Astronomy and Astrophysics, volume 606A, 100-100 (2017/10-1)
HP2 survey. III. The California Molecular Cloud: A sleeping giant revisited.
LADA C.J., LEWIS J.A., LOMBARDI M. and ALVES J.
Abstract (from CDS):
We present new high resolution and dynamic range dust column density and temperature maps of the California Molecular Cloud derived from a combination of Planck and Herschel dust-emission maps, and 2MASS NIR dust-extinction maps. We used these data to determine the ratio of the 2.2µm extinction coefficient to the 850µm opacity and found the value to be close to that found in similar studies of the Orion B and Perseus clouds but higher than that characterizing the Orion A cloud, indicating that variations in the fundamental optical properties of dust may exist between local clouds. We show that over a wide range of extinction, the column density probability distribution function (pdf) of the cloud can be well described by a simple power law (i.e., PDFN∝AK–n) with an index (n=4.0±0.1) that represents a steeper decline with AK than found (n~=3) in similar studies of the Orion and Perseus clouds. Using only the protostellar population of the cloud and our extinction maps we investigate the Schmidt relation, that is, the relation between the protostellar surface density, Σ*, and extinction, AK, within the cloud. We show that Σ* is directly proportional to the ratio of the protostellar and cloud pdfs, i.e., PDF*(AK)/PDFN(AK). We use the cumulative distribution of protostars to infer the functional forms for both Σ* and PDF*. We find that Σ* is best described by two power-law functions. At extinctions AK≤2.5mag, Σ*∝AKβ with β=3.3 while at higher extinctions β=2.5, both values steeper than those (~=2) found in other local giant molecular clouds (GMCs). We find that PDF* is a declining function of extinction also best described by two power-laws whose behavior mirrors that of Σ*. Our observations suggest that variations both in the slope of the Schmidt relation and in the sizes of the protostellar populations between GMCs are largely driven by variations in the slope, n, of PDFN(AK). This confirms earlier studies suggesting that cloud structure plays a major role in setting the global star formation rates in GMCs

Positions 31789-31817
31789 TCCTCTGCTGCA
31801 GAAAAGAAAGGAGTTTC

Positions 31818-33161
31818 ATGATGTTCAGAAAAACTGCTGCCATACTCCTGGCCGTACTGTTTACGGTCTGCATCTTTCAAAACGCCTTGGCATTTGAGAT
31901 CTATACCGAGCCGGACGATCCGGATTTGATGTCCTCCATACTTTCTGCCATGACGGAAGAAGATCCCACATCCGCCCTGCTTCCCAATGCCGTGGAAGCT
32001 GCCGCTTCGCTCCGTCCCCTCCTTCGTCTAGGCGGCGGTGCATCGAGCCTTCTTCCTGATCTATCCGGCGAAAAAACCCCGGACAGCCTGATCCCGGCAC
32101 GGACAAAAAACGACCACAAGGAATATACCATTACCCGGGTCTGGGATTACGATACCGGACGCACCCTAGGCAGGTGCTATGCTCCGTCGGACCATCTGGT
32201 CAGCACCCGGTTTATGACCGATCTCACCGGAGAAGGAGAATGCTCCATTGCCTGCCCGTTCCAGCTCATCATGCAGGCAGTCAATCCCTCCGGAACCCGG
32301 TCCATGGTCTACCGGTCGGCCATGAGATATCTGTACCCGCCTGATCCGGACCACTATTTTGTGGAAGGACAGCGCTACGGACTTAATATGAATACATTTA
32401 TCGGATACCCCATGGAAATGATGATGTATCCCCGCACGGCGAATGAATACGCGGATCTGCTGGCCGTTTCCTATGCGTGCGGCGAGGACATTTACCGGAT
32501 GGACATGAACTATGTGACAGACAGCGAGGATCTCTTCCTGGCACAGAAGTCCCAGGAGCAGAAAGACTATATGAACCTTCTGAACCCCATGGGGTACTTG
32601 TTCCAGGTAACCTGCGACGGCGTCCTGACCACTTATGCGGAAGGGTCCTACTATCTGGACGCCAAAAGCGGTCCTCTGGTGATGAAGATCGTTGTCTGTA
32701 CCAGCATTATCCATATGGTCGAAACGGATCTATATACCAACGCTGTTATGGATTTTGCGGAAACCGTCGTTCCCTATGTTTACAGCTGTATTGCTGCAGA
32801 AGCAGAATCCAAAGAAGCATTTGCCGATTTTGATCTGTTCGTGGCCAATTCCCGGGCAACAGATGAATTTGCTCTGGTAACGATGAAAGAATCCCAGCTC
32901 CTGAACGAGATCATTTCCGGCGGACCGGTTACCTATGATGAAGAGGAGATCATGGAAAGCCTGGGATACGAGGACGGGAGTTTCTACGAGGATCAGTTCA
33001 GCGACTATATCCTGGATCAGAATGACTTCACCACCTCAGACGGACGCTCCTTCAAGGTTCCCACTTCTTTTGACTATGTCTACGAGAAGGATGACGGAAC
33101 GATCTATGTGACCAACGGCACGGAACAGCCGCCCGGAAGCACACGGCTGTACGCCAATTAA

© ESO, 2017
stars: formation - dust, extinction - ISM: clouds - ISM: individual objects: California Molecular Cloud - ISM: individual objects: California Molecular Cloud
VizieR on-line data:
<Available at CDS (J/A+A/606/A100): tablea1.dat>
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